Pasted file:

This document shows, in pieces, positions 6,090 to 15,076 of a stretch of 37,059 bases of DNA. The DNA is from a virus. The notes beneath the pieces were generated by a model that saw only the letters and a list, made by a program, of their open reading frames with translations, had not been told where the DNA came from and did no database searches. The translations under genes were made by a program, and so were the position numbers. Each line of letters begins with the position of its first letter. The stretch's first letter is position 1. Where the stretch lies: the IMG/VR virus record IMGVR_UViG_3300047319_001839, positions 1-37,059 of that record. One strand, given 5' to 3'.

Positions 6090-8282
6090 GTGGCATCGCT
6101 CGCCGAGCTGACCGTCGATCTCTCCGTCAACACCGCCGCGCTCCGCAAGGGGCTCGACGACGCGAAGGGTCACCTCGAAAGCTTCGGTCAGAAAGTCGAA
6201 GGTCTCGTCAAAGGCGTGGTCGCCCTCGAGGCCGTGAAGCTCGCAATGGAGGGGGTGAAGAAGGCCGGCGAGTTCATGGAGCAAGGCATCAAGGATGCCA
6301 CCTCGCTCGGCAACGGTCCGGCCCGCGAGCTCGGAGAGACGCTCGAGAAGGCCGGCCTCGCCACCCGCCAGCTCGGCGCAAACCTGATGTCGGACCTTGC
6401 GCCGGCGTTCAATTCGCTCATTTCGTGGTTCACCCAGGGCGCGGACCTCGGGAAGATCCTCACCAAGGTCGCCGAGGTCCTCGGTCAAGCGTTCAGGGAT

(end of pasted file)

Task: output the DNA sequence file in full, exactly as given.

This document shows, in pieces, positions 6,090 to 15,076 of a stretch of 37,059 bases of DNA. The DNA is from a virus. The notes beneath the pieces were generated by a model that saw only the letters and a list, made by a program, of their open reading frames with translations, had not been told where the DNA came from and did no database searches. The translations under genes were made by a program, and so were the position numbers. Each line of letters begins with the position of its first letter. The stretch's first letter is position 1. Where the stretch lies: the IMG/VR virus record IMGVR_UViG_3300047319_001839, positions 1-37,059 of that record. One strand, given 5' to 3'.

Positions 6090-8282
6090 GTGGCATCGCT
6101 CGCCGAGCTGACCGTCGATCTCTCCGTCAACACCGCCGCGCTCCGCAAGGGGCTCGACGACGCGAAGGGTCACCTCGAAAGCTTCGGTCAGAAAGTCGAA
6201 GGTCTCGTCAAAGGCGTGGTCGCCCTCGAGGCCGTGAAGCTCGCAATGGAGGGGGTGAAGAAGGCCGGCGAGTTCATGGAGCAAGGCATCAAGGATGCCA
6301 CCTCGCTCGGCAACGGTCCGGCCCGCGAGCTCGGAGAGACGCTCGAGAAGGCCGGCCTCGCCACCCGCCAGCTCGGCGCAAACCTGATGTCGGACCTTGC
6401 GCCGGCGTTCAATTCGCTCATTTCGTGGTTCACCCAGGGCGCGGACCTCGGGAAGATCCTCACCAAGGTCGCCGAGGTCCTCGGTCAAGCGTTCAGGGAT